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Thursday, December 19, 2013
Government Removal Requests To Google Continue to Rise


Google today released new numbers showing requests from governments to remove content from the search giant's services. From January to June 2013, Google says it has received 3,846 government requests to remove 24,737 pieces of content - 68 percent increase over the second half of 2012.

"Over the past four years, one worrying trend has remained consistent: governments continue to ask us to remove political content. Judges have asked us to remove information that's critical of them, police departments want us to take down videos or blogs that shine a light on their conduct, and local institutions like town councils don't want people to be able to find information about their decision-making processes," said Susan Infantino, Legal Director at Google. "These officials often cite defamation, privacy and even copyright laws in attempts to remove political speech from our services."

In this particular reporting period, Google received 93 requests to take down government criticism and removed content in response to less than one third of them. Four of the requests were submitted as copyright claims.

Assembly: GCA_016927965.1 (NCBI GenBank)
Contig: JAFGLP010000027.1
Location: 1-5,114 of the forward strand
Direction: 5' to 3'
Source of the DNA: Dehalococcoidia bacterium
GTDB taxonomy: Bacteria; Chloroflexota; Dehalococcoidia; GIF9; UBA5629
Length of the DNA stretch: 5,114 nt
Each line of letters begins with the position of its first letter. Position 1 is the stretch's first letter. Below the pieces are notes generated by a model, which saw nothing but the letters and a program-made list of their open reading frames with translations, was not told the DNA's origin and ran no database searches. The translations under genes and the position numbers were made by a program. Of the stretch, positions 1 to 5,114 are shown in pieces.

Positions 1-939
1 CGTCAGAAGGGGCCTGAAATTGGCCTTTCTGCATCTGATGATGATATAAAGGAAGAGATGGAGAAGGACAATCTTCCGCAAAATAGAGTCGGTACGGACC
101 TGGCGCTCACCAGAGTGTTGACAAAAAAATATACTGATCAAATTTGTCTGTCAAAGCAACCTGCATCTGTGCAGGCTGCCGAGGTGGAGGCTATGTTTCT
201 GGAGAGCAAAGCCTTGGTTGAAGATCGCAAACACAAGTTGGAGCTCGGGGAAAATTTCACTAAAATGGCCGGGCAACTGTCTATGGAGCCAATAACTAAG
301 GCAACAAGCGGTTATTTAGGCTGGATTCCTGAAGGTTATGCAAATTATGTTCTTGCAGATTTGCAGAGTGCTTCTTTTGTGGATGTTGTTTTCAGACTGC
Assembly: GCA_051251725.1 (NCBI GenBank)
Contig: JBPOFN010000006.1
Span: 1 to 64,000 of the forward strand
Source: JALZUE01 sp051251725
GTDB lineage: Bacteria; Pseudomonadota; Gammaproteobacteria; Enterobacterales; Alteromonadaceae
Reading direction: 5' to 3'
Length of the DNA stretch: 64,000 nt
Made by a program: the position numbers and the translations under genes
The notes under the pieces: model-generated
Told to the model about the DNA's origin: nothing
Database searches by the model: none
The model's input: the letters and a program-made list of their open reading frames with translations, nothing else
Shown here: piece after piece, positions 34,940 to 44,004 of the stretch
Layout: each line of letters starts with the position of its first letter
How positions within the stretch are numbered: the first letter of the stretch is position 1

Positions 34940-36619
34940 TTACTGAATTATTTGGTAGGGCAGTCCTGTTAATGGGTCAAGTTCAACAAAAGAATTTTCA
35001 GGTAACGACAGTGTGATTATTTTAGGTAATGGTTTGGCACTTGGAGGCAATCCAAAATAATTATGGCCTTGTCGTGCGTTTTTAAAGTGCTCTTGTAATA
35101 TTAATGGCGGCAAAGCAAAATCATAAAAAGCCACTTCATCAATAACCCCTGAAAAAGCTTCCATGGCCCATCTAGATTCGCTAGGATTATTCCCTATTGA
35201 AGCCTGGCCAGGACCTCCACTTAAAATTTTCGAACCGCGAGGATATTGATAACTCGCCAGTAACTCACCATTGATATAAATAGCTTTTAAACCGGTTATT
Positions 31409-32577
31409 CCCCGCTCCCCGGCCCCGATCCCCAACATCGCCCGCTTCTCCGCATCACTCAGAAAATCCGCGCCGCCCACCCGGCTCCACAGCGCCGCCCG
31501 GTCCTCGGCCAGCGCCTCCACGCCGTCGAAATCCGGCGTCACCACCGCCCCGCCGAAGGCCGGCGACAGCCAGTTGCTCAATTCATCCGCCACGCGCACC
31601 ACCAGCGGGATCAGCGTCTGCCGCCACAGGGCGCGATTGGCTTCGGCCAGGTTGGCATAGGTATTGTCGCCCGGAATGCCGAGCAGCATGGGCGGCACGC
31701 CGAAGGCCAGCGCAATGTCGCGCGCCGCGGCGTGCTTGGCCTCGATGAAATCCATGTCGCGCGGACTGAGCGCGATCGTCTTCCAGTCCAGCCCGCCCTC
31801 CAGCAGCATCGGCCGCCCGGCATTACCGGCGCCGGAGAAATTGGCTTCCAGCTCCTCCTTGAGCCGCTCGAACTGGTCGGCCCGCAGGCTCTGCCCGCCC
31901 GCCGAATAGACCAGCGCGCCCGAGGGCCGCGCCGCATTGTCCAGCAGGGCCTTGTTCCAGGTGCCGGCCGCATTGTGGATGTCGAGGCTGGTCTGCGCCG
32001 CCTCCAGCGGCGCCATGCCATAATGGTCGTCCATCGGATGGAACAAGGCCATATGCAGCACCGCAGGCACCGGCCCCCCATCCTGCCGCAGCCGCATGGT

In addition, Google saw a significant increase in the number of requests we received from two countries in the first half of 2013:

There was a sharp increase in requests from Turkey. Google received 1,673 requests from Turkish authorities to remove content from its platforms, nearly a tenfold increase over the second half of last year. About two-thirds of the total requests - 1,126 to be exact - called for the removal of 1,345 pieces of content related to alleged violations of law 5651.

Another place where Google saw an increase was Russia, where there has been an uptick in requests since a blacklist law took effect last fall. Google received 257 removal requests during this reporting period, which is more than double the number of requests the company received throughout 2012.




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